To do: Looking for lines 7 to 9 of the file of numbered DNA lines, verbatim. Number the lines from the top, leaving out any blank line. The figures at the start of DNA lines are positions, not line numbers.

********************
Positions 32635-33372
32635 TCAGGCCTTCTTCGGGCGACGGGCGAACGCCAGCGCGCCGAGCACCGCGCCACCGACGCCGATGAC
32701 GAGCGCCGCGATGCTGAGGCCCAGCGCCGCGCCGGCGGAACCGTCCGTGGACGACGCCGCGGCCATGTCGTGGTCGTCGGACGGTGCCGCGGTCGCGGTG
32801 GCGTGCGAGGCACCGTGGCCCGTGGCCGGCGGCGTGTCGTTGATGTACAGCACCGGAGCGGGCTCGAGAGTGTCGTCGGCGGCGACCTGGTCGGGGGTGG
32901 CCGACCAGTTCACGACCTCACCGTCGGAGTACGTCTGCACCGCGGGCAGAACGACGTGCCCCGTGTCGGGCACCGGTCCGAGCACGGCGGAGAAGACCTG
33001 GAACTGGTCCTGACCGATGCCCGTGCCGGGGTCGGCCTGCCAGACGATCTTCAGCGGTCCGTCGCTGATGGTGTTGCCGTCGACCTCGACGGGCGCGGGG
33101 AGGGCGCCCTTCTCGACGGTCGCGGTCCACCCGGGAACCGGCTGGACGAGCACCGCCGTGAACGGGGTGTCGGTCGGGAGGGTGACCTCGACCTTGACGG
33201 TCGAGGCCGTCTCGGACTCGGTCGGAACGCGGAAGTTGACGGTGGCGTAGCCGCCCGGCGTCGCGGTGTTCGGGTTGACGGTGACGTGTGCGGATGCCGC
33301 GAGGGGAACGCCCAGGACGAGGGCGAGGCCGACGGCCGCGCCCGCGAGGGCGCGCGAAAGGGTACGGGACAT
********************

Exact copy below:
33101 AGGGCGCCCTTCTCGACGGTCGCGGTCCACCCGGGAACCGGCTGGACGAGCACCGCCGTGAACGGGGTGTCGGTCGGGAGGGTGACCTCGACCTTGACGG
33201 TCGAGGCCGTCTCGGACTCGGTCGGAACGCGGAAGTTGACGGTGGCGTAGCCGCCCGGCGTCGCGGTGTTCGGGTTGACGGTGACGTGTGCGGATGCCGC
33301 GAGGGGAACGCCCAGGACGAGGGCGAGGCCGACGGCCGCGCCCGCGAGGGCGCGCGAAAGGGTACGGGACAT